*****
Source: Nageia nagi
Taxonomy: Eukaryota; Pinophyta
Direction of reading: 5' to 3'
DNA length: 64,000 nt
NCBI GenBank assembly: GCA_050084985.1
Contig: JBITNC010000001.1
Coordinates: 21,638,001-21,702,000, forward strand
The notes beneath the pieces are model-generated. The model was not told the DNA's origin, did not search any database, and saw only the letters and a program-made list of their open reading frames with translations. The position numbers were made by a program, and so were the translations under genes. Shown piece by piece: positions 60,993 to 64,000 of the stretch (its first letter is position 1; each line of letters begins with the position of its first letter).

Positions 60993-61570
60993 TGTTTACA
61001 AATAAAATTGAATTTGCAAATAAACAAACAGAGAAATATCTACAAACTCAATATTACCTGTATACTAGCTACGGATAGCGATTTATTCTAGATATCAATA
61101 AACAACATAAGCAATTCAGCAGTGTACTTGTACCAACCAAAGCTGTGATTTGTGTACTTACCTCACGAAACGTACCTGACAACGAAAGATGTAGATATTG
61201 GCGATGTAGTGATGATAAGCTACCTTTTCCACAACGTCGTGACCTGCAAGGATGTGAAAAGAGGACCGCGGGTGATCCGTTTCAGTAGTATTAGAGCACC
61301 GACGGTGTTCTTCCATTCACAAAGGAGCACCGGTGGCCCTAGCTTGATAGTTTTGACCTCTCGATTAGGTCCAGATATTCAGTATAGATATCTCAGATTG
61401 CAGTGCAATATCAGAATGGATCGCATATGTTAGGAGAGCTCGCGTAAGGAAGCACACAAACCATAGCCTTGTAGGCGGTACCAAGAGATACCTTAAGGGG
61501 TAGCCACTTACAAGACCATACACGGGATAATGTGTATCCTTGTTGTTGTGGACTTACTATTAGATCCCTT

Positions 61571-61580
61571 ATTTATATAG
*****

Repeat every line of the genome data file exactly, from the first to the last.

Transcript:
Source: Nageia nagi
Taxonomy: Eukaryota; Pinophyta
Direction of reading: 5' to 3'
DNA length: 64,000 nt
NCBI GenBank assembly: GCA_050084985.1
Contig: JBITNC010000001.1
Coordinates: 21,638,001-21,702,000, forward strand
The notes beneath the pieces are model-generated. The model was not told the DNA's origin, did not search any database, and saw only the letters and a program-made list of their open reading frames with translations. The position numbers were made by a program, and so were the translations under genes. Shown piece by piece: positions 60,993 to 64,000 of the stretch (its first letter is position 1; each line of letters begins with the position of its first letter).

Positions 60993-61570
60993 TGTTTACA
61001 AATAAAATTGAATTTGCAAATAAACAAACAGAGAAATATCTACAAACTCAATATTACCTGTATACTAGCTACGGATAGCGATTTATTCTAGATATCAATA
61101 AACAACATAAGCAATTCAGCAGTGTACTTGTACCAACCAAAGCTGTGATTTGTGTACTTACCTCACGAAACGTACCTGACAACGAAAGATGTAGATATTG
61201 GCGATGTAGTGATGATAAGCTACCTTTTCCACAACGTCGTGACCTGCAAGGATGTGAAAAGAGGACCGCGGGTGATCCGTTTCAGTAGTATTAGAGCACC
61301 GACGGTGTTCTTCCATTCACAAAGGAGCACCGGTGGCCCTAGCTTGATAGTTTTGACCTCTCGATTAGGTCCAGATATTCAGTATAGATATCTCAGATTG
61401 CAGTGCAATATCAGAATGGATCGCATATGTTAGGAGAGCTCGCGTAAGGAAGCACACAAACCATAGCCTTGTAGGCGGTACCAAGAGATACCTTAAGGGG
61501 TAGCCACTTACAAGACCATACACGGGATAATGTGTATCCTTGTTGTTGTGGACTTACTATTAGATCCCTT

Positions 61571-61580
61571 ATTTATATAG